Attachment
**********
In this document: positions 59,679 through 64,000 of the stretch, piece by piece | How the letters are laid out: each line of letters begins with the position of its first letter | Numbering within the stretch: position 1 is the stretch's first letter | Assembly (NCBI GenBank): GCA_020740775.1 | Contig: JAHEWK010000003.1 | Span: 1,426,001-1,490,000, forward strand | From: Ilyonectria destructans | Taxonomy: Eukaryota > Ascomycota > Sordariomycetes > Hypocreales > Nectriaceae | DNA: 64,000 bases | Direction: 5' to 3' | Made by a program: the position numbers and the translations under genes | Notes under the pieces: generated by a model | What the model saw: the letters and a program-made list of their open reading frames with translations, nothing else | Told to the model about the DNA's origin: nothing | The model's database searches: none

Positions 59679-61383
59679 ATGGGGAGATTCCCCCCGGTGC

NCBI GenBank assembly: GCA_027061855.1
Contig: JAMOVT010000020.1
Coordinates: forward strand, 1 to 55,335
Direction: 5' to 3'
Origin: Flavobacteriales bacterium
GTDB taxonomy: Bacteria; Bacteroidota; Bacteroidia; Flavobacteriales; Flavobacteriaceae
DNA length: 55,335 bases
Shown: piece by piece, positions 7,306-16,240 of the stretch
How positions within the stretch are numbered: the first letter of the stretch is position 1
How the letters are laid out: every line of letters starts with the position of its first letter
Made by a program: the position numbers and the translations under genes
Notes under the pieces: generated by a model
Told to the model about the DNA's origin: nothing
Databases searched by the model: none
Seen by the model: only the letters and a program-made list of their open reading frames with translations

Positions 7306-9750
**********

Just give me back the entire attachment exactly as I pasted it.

In this document: positions 59,679 through 64,000 of the stretch, piece by piece | How the letters are laid out: each line of letters begins with the position of its first letter | Numbering within the stretch: position 1 is the stretch's first letter | Assembly (NCBI GenBank): GCA_020740775.1 | Contig: JAHEWK010000003.1 | Span: 1,426,001-1,490,000, forward strand | From: Ilyonectria destructans | Taxonomy: Eukaryota > Ascomycota > Sordariomycetes > Hypocreales > Nectriaceae | DNA: 64,000 bases | Direction: 5' to 3' | Made by a program: the position numbers and the translations under genes | Notes under the pieces: generated by a model | What the model saw: the letters and a program-made list of their open reading frames with translations, nothing else | Told to the model about the DNA's origin: nothing | The model's database searches: none

Positions 59679-61383
59679 ATGGGGAGATTCCCCCCGGTGC

NCBI GenBank assembly: GCA_027061855.1
Contig: JAMOVT010000020.1
Coordinates: forward strand, 1 to 55,335
Direction: 5' to 3'
Origin: Flavobacteriales bacterium
GTDB taxonomy: Bacteria; Bacteroidota; Bacteroidia; Flavobacteriales; Flavobacteriaceae
DNA length: 55,335 bases
Shown: piece by piece, positions 7,306-16,240 of the stretch
How positions within the stretch are numbered: the first letter of the stretch is position 1
How the letters are laid out: every line of letters starts with the position of its first letter
Made by a program: the position numbers and the translations under genes
Notes under the pieces: generated by a model
Told to the model about the DNA's origin: nothing
Databases searched by the model: none
Seen by the model: only the letters and a program-made list of their open reading frames with translations

Positions 7306-9750